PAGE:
Why I wanted to translate the Chinese acupuncture point names to English.

I started work on translating the Chinese names for the acupuncture points, when I became dissatisfied with the existing lists I had encountered. The translations I had seen seemed undescriptive, in several instances. As I had translated the Ancient Chinese Yijing (or actually its core, the Zhouyi), I felt I had the capabilities to do this.

Limitations of existing English point names

Existing English point names are often translated with one English word per Chinese character. That may yield nice short names, but not very meaningful ones, as more words would sometimes be really needed in English to convey the meaning.

Another problem is that the names may refer to psychological effects that points have, but that are not part of Traditional Chinese Medicin. TCM is, in fact, more concerned with solving bodily problems, rather than psychological ones. Therefore, translators only aware of TCM couldn't really know what some pointnames really are about.

Then, translators may not have had access to suitable dictionaries. While translating the Yijing, I tried various online available dictionaries, and found that many just weren't suitable for translating ancient Chinese. The one that worked best for me turned out to be AC Muller's CJKV-English Dictionary of Confucian, Daoist, and Intellectual Historical Terms.

My own development

I became interested in acupuncture when I noticed that some points for acupressure, that I had found online for my lower backpain, also had a quite noticable psychological effect. I figured that there could be many more points with psychological effects. The acupuncture books that I bought, and the research I did online, however, seemed to bring surprisingly little. Even the hefty 'Manual of Acupuncture' didn't seem to have much more than that points were useful for treating 'mania' or 'calming the Shen'.

Only when I found a text online called 'The Spirit of the Points', by Lonny Jarrett, did I get my intuition confirmed that there must be quite a lot acupuncture points with a psychological effect. I bought his book 'Nourishing Destiny', but, even though there was more there than I had found elsewhere, this wasn't really a point book.

I then took a break from researching and experimenting with acupressure and acupuncture points. For my spiritual development, I joined the Ridhwan School, and stayed with it for over a decade. I knew that I would start working with acupressure again if I would find reason to stop with the school. And I did, but not after learning a lot about the psyche, developing my feeling abilities, and progressing with my self-development in quite a substantial way.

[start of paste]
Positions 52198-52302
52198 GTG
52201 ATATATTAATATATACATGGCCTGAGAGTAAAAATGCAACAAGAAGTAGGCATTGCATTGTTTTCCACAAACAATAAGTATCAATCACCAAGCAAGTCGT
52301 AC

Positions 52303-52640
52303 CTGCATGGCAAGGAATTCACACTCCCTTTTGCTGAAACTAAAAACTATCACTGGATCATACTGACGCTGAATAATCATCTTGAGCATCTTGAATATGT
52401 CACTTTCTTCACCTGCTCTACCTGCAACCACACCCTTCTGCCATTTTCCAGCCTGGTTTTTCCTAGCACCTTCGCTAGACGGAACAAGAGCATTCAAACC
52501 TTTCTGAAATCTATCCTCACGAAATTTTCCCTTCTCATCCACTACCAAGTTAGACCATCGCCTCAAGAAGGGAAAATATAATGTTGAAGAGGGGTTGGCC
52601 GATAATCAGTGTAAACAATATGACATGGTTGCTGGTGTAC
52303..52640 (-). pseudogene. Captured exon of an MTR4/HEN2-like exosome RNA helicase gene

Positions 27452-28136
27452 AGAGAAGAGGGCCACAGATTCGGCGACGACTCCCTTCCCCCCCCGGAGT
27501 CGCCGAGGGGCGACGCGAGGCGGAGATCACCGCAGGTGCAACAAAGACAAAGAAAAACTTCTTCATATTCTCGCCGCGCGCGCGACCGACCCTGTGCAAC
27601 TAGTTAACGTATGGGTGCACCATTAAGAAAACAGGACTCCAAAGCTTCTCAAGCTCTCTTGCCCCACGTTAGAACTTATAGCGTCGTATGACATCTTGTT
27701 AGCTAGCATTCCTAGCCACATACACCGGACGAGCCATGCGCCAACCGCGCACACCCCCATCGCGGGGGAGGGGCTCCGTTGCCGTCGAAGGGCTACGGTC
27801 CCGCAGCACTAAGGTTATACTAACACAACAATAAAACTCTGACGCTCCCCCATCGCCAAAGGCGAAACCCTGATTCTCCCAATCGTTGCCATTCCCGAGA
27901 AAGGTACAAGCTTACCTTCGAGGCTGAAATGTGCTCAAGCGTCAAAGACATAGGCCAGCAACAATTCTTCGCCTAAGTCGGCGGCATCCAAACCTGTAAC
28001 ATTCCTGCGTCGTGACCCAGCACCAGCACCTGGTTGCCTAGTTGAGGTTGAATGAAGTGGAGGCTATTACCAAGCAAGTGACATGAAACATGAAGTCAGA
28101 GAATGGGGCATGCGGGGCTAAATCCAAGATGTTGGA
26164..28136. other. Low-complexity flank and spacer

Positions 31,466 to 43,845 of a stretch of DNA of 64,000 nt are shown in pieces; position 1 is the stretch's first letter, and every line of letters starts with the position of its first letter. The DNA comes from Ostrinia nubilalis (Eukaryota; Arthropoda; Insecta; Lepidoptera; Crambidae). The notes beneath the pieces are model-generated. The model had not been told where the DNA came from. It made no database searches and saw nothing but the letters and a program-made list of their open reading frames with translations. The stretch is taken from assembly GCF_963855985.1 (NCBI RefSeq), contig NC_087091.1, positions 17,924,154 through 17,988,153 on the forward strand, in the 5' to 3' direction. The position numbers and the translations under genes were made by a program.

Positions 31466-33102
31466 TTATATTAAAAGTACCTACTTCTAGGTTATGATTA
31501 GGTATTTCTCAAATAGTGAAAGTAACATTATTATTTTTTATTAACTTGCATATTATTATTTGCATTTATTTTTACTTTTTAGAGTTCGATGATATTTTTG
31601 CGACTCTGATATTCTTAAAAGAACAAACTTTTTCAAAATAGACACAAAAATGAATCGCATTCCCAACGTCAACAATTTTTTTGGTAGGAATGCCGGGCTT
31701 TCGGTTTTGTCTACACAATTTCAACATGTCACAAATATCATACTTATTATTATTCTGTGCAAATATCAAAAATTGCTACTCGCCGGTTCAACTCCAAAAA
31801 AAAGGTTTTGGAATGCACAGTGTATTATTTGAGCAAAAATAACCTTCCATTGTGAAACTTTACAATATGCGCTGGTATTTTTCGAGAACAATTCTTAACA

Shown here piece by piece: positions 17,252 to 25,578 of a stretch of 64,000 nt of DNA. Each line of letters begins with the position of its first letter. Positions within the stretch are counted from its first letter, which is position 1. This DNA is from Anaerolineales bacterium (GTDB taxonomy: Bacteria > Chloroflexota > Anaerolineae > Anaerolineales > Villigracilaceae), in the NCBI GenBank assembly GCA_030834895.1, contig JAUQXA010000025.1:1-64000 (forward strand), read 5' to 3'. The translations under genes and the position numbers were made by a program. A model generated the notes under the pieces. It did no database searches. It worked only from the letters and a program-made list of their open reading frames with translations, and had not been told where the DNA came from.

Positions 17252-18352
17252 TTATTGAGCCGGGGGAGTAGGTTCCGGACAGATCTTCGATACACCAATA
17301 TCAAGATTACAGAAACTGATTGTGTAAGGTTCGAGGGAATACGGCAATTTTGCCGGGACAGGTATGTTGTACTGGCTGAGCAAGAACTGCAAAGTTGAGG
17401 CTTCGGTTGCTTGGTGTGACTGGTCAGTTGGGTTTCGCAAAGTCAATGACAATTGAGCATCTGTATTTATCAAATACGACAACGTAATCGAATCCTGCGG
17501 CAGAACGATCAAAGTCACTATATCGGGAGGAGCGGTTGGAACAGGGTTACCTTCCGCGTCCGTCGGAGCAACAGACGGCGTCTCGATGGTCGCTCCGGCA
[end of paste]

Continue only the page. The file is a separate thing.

Dissatisfied with the esoteric concepts used at the Ridhwan School, I started figuring out how the psyche functions by myself. I googled again on 'Spirit of the Points', and this time found substantially more psychological information related to acupuncture than before. That helped me a lot with my research.

When I stumbled upon the 'Acupuncture Point Compendium 2014' by Claire-Louise Hatton, based on Worsley's Five Element Acupuncture, I realized I had found quite a lot of the missing list of psychological effects of acupuncture points. I experimented with what I found there, using acupressure and my previously developed feeling abilities.

I noticed how much reference there was to point names as indicative of pychological effects. It started to dawn on me that I might be able to translate the point names in a more descriptive way based on this information, and on my own feeling experiments.

And so I did. This work is the result of that research, of looking again and again at translations from different angles, and improving them, so as to capture the original meanings in English, for as much as possible.


As said earlier, I started translating the names of the acupuncture points based on my previous experience with translating the Yijing. For that, I used webpage technology, so as to be aware of contexts of characters elsewhere in the Chinese text.

With this work of acupuncture point name translations, I decided to make the technology I used public. So, this website makes it easy to search for Chinese characters in point names, and lists several relevant contexts on each page about translating a point name.